Sexual Harassment Training: Are You Meeting Your State’s Requirements?

by John Calderon (NEOGOV) on August 10, 2020

As American society faces a new reckoning around the subject of discrimination and harassment, government bodies are looking for ways to remedy these problems with legislation. One such topic being addressed by state and local laws in the wake of the #MeToo movement is sexual harassment training, with several states and one major city enacting policies that require employers to ensure their employees are getting this important education and training.

The current states and one city that have sexual harassment training laws are California, Connecticut, Delaware, Illinois, Maine, New York, and New York City. But even if your organization’s state or governing body does not have training requirements on the books, you may be leaving yourself open to legal liability if you neglect to train your employees adequately. In addition to responding quickly to investigate any claims of sexual harassment, your organization can further limit legal claims of negligence by an employee, and, more importantly, incidences of sexual harassment in general if you are deliberate with your sexual harassment training before an incident occurs. 

Assume that your employees are not entirely aware of what constitutes sexual harassment. It’s best not to leave it up to someone’s judgment. Sexual harassment training spells out in no uncertain terms what kind of behavior constitutes sexual harassment and is thus unacceptable. It also gives HR the opportunity to educate supervisors and upper management on how to adequately protect their employees and trains them on the prosper steps for reporting claims of sexual harassment.

Even in the absence of a specific law, there are indirect consequences to a lack of adequate training, as well -- productivity can suffer if employees have been traumatized by working in a harassing environment, and the retention of a diverse, qualified workforce may also be impacted if the organization is seen as having a toxic culture that enables or turns a blind eye to sexual harassment.

Best practice is to provide harassment training at the following junctures: when employees are first hired during onboarding, before moving into a supervisory role, and annually. Leveraging a learning management system to host videos, assign tasks with due dates, and track completion is one way that you can ensure your employees are getting the training they need regardless of whether they are working in the office or remotely.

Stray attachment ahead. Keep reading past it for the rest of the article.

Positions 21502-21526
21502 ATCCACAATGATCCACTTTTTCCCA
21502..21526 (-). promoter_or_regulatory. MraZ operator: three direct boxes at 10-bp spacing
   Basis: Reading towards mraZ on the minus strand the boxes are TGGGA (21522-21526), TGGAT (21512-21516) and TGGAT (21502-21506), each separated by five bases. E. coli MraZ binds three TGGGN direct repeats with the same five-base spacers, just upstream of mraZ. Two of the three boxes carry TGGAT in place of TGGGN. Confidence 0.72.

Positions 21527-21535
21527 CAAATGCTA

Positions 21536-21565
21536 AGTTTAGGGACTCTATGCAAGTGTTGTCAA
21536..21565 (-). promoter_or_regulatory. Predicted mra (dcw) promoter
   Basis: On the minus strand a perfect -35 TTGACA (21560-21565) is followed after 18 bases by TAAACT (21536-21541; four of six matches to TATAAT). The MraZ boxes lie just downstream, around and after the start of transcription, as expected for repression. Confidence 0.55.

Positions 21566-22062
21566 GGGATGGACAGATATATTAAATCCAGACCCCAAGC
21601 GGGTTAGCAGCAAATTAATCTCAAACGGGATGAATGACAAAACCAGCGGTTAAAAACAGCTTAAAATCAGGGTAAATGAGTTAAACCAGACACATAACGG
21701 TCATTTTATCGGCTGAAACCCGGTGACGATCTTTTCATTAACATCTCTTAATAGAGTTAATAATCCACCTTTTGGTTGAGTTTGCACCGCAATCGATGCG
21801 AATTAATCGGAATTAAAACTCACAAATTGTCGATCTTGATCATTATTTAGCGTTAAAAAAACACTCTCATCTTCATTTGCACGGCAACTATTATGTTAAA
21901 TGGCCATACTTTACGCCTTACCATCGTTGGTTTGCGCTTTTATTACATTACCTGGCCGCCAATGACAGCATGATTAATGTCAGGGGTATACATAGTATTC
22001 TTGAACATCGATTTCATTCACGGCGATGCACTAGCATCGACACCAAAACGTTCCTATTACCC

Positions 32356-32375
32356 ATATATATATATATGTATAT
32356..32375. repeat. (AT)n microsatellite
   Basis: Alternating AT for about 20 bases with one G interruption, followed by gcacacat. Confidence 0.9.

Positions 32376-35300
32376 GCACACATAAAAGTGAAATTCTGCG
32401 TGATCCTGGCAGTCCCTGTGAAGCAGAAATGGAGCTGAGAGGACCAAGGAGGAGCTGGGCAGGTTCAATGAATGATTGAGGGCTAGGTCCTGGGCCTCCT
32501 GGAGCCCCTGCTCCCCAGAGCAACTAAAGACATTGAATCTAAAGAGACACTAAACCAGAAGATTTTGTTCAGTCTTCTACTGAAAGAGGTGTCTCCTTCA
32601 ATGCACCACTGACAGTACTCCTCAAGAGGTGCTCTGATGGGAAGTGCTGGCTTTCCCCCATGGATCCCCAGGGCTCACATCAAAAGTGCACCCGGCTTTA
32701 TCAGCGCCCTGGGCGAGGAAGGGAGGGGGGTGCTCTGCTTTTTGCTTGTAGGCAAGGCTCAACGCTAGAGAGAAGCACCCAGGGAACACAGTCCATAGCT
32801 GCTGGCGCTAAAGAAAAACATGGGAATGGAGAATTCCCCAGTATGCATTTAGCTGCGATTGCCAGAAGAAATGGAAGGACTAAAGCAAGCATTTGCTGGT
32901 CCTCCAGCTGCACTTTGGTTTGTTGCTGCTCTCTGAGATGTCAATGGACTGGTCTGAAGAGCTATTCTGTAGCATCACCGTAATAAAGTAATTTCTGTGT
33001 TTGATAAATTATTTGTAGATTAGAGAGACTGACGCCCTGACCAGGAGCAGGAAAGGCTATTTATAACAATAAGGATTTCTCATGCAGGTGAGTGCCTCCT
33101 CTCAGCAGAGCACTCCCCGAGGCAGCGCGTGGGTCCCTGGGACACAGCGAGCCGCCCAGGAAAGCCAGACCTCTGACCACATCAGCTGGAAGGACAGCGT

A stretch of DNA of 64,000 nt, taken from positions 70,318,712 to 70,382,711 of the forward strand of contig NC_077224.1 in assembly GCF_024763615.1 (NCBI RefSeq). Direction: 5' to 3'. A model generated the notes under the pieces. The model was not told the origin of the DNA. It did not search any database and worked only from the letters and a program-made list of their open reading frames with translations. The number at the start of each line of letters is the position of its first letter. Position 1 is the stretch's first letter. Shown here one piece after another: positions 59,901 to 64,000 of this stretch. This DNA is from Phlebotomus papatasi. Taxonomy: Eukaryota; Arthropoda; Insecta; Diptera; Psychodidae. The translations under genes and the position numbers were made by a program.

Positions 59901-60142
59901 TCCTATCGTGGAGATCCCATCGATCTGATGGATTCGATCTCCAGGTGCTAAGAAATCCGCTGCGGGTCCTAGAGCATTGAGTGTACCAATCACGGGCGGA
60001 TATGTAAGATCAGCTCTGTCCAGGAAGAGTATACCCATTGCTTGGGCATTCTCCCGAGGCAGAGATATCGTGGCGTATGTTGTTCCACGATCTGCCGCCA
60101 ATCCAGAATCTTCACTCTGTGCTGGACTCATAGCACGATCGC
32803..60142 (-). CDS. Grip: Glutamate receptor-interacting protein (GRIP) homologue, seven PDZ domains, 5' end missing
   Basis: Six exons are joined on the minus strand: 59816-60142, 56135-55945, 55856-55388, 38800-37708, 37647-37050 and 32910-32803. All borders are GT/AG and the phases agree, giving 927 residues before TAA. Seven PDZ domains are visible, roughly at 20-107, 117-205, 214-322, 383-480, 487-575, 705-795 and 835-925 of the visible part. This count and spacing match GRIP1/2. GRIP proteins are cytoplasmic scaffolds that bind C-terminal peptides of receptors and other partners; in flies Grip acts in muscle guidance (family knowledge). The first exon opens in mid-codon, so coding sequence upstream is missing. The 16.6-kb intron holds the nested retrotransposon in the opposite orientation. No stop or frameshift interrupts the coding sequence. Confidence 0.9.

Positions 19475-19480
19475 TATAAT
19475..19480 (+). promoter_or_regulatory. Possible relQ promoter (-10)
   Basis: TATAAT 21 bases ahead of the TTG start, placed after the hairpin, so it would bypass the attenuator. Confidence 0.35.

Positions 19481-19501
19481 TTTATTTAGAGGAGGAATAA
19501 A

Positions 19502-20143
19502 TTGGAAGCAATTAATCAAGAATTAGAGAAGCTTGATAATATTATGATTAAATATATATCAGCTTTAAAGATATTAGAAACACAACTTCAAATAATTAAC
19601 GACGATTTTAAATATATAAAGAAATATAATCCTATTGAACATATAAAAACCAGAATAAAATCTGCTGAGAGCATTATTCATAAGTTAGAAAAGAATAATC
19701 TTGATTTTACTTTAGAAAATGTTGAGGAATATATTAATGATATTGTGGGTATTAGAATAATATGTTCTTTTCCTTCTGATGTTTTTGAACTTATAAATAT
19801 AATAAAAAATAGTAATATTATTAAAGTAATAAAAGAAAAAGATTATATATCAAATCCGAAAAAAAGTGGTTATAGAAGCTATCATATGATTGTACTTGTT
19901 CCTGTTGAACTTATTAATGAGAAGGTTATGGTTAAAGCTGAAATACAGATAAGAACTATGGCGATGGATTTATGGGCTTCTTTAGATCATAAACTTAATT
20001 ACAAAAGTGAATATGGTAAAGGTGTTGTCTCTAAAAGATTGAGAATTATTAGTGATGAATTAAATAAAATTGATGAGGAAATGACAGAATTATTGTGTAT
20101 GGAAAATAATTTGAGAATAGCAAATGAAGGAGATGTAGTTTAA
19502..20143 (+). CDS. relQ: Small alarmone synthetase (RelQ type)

Current laws regarding sexual harassment training by state/locality (as of August 10, 2020):





The Golden State’s sexual harassment training law went into effect on January 1, 2019, and states that employers with five or more employees -- including temporary or seasonal -- must provide at least two hours of training to supervisors and at least one hour to non-supervisors once every two years.


Requirements are especially pressing for Connecticut right now, as the Time’s Up Law, which was passed in 2019, states that all employers with three or more employees must provide at least two hours of training by October 1, 2020. Employees hired after October 1, 2020 must receive training within six months of their hired date.


Delaware’s law impacts slightly larger organizations only, requiring employers with 50 or more employees to hold training within six months of their hired date and every six months after that. The law went into effect on January 1, 2019.


The state’s Department of Human Rights finalized a standard sexual harassment training program in July 2020 which all employers with 15 or more employees will use, unless they can prove that their own training meets or exceeds the minimum standard set forth by the department. Training will be required once a year. 


The first such law to be enacted back in 2017, Maine’s sexual harassment training requirement states that employers with 15 or more employees must use a checklist created by the Maine Department of Labor to develop a training program that must be given to each employee within a year of their hired date.

New York

The Empire State requires that all employers, regardless of size, must provide training as soon as possible after the start date that explains sexual harassment, examples of poor conduct, and ways that employees can report sexual harassment.

New York City

In addition to New York State’s law, employers with 15 or more employees in the Big Apple must also train all employees within 90 days of their hired date. Beyond the scope of the state’s law, the New York City law also mandates that bystander intervention and the role of supervisors and managers in preventing sexual harassment must also be covered.


Interested in finding out how Learn can make the sexual harassment training process easy and effective? Request a demo today to find out more.


John Calderon (NEOGOV)

John Calderon is the Content Strategist at NEOGOV. He holds a Bachelor of Arts in English from University of California, Los Angeles and has spent over a decade creating content as a marketing professional and journalist. Contact John:

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